@Tom: thanks. I can imagine that they've being running all this on several processors, but what actually 1 CPU year means? I believe that it highly depends on the configuration, right? what is the point then to define a CPU time if it actually changes with the time. It seams to be not correct to write "it took us a year to solve the problem", if all this year computer was doing its calculations. Instead, it would be better to say that "it took one CPU year", independently on where exactly the program have been computed. It could be that with the help of google, 35 years were reduced to seconds –  Kate Juschenko Apr 12 '11 at 20:29
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A source I saw said that "Google won’t disclose exactly what kind of computing resources it offered to the group." An that it would take a single "Intel four-core, 2.8-GHz Nehalem chip-based desktop computer 1.1 billion seconds, or about 35 years" I've heard that Google uses 2 mid range processors per server so maybe it was 2500 2 processor computers for about 11 days. We may never know. –  Aaron Meyerowitz Apr 13 '11 at 4:33

4 Answers 4

up vote 15 down vote accepted

Your facts about $S_n$ are actually all facts about Coxeter groups with the generating set given by simple reflections: the distribution is symmetric around the mean, which is half the diameter. It even has a unique local maximum (assuming you allow the floor and roof of the mean to be "one maximum" even if they're different). In the Weyl group case, you can think of this as Hard Lefschetz for the flag variety.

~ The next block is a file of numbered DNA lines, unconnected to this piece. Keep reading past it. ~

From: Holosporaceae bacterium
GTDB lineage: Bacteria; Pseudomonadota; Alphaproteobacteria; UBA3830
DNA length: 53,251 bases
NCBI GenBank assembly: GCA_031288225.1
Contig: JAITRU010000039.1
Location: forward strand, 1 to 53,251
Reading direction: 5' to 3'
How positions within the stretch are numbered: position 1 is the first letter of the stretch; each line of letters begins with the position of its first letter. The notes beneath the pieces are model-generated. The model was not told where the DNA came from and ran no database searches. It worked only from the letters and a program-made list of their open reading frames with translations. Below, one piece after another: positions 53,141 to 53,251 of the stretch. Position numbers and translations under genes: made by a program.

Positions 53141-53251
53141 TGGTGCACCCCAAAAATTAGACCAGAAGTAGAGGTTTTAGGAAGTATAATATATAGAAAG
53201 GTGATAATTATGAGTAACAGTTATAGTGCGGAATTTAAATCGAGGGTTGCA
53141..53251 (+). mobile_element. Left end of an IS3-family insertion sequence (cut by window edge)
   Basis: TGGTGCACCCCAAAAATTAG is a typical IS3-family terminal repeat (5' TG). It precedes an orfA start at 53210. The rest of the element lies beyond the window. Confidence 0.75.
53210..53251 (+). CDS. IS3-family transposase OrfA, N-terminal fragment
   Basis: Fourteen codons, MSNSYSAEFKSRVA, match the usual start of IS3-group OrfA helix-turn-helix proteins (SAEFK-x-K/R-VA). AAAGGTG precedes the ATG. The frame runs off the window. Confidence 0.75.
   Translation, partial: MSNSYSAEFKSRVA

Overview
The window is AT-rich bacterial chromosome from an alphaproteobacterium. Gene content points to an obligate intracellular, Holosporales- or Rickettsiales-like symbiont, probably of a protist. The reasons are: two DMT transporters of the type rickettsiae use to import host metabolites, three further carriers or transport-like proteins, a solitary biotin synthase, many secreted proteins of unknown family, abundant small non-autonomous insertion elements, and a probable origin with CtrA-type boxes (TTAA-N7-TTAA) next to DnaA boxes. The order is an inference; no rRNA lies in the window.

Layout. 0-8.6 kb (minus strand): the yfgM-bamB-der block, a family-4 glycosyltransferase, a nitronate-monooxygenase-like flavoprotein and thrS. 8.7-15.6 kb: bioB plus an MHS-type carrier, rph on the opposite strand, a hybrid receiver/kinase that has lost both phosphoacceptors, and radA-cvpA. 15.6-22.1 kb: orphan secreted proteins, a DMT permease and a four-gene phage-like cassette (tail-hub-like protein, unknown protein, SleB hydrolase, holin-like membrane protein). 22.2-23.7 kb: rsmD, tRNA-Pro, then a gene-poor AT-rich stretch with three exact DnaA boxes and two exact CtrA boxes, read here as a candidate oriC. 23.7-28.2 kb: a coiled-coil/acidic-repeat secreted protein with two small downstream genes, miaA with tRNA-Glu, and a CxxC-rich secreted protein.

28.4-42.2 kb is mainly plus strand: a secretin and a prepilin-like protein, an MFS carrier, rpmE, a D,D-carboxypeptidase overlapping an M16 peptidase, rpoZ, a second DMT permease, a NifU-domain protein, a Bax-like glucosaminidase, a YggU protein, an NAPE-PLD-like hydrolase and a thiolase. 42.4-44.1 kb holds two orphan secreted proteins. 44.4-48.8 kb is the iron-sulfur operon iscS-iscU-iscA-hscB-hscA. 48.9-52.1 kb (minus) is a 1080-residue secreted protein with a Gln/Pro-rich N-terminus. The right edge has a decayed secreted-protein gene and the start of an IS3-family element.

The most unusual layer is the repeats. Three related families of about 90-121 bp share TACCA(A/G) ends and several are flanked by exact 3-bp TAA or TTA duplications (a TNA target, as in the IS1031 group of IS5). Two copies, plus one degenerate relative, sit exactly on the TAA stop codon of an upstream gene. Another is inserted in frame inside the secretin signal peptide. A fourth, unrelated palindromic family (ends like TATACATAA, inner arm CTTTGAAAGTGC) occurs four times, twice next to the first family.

I think perhaps the lesson here is that Coxeter groups a not a good representative of "groups in general."

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This is exactly the sort of answer I was hoping to get. Thanks! –  Michael Lugo Apr 13 '11 at 1:16
    
Ok. Douglas and Jordan's answers are pretty good too, so people should read those as well. –  Ben Webster Apr 13 '11 at 2:05
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Who is "Jordan"? (I kid. JSE's secret identity is hardly a secret.) –  Michael Lugo Apr 13 '11 at 2:20
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My understanding was that for etiquette purposes, one simply wasn't suppose to write his first and last names together (a bit like with Voldemort). –  Ben Webster Apr 13 '11 at 2:36

I can answer one of those questions: The diameter is at most twice the median distance by the pigeonhole principle.

Let $m$ be the median. Let $S$ be the set of products of up to $m$ generators. For any $g\in G$, let $S^{-1} g = \{s^{-1}g | s\in S\}.$

By the definition of median, $|S| >= |G|/2$ with equality only if $m$ is a half-integer. If $|S| > |G|/2$ then for any $g\in G$, $S \cap S^{-1}g$ is nonempty, which lets us write $g$ as a product of two elements of $S$. If $|S| = |G|/2$ then every element of $S$ is a product of at most $m-1/2$ generators. For any $g\in G$, either $S \cap S^{-1}g$ is nonempty or $S \cup S^{-1}g = G$, so any $h\in G$ which requires $m+1/2$ generators must be in $S^{-1}g$, which means $g$ can be written as $h$ times an element of $S$, a product of at most $(m+1/2)+(m-1/2) = 2m$ generators.

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I'd like to let it be known that I wish I could accept two answers. After all, I did ask two questions. –  Michael Lugo Apr 13 '11 at 1:17